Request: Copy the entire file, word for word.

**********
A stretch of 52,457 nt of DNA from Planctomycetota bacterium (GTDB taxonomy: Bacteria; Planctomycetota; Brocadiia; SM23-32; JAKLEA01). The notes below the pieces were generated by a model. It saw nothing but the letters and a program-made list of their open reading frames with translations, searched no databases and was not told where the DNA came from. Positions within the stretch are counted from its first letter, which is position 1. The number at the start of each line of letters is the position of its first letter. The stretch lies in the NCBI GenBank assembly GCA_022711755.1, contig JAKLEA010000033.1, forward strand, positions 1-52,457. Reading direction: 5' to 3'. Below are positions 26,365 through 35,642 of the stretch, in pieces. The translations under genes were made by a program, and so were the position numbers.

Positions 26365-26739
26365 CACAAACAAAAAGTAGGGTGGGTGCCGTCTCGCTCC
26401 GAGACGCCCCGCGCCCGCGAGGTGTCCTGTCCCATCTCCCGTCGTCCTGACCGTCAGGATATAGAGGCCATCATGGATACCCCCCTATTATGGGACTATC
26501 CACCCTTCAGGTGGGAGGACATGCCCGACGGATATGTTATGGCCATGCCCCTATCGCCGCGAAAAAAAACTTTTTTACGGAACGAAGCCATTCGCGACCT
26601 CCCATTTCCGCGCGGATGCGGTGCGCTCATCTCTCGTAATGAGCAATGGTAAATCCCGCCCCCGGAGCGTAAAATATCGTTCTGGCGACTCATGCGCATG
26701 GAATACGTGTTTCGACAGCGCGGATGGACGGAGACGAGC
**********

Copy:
A stretch of 52,457 nt of DNA from Planctomycetota bacterium (GTDB taxonomy: Bacteria; Planctomycetota; Brocadiia; SM23-32; JAKLEA01). The notes below the pieces were generated by a model. It saw nothing but the letters and a program-made list of their open reading frames with translations, searched no databases and was not told where the DNA came from. Positions within the stretch are counted from its first letter, which is position 1. The number at the start of each line of letters is the position of its first letter. The stretch lies in the NCBI GenBank assembly GCA_022711755.1, contig JAKLEA010000033.1, forward strand, positions 1-52,457. Reading direction: 5' to 3'. Below are positions 26,365 through 35,642 of the stretch, in pieces. The translations under genes were made by a program, and so were the position numbers.

Positions 26365-26739
26365 CACAAACAAAAAGTAGGGTGGGTGCCGTCTCGCTCC
26401 GAGACGCCCCGCGCCCGCGAGGTGTCCTGTCCCATCTCCCGTCGTCCTGACCGTCAGGATATAGAGGCCATCATGGATACCCCCCTATTATGGGACTATC
26501 CACCCTTCAGGTGGGAGGACATGCCCGACGGATATGTTATGGCCATGCCCCTATCGCCGCGAAAAAAAACTTTTTTACGGAACGAAGCCATTCGCGACCT
26601 CCCATTTCCGCGCGGATGCGGTGCGCTCATCTCTCGTAATGAGCAATGGTAAATCCCGCCCCCGGAGCGTAAAATATCGTTCTGGCGACTCATGCGCATG
26701 GAATACGTGTTTCGACAGCGCGGATGGACGGAGACGAGC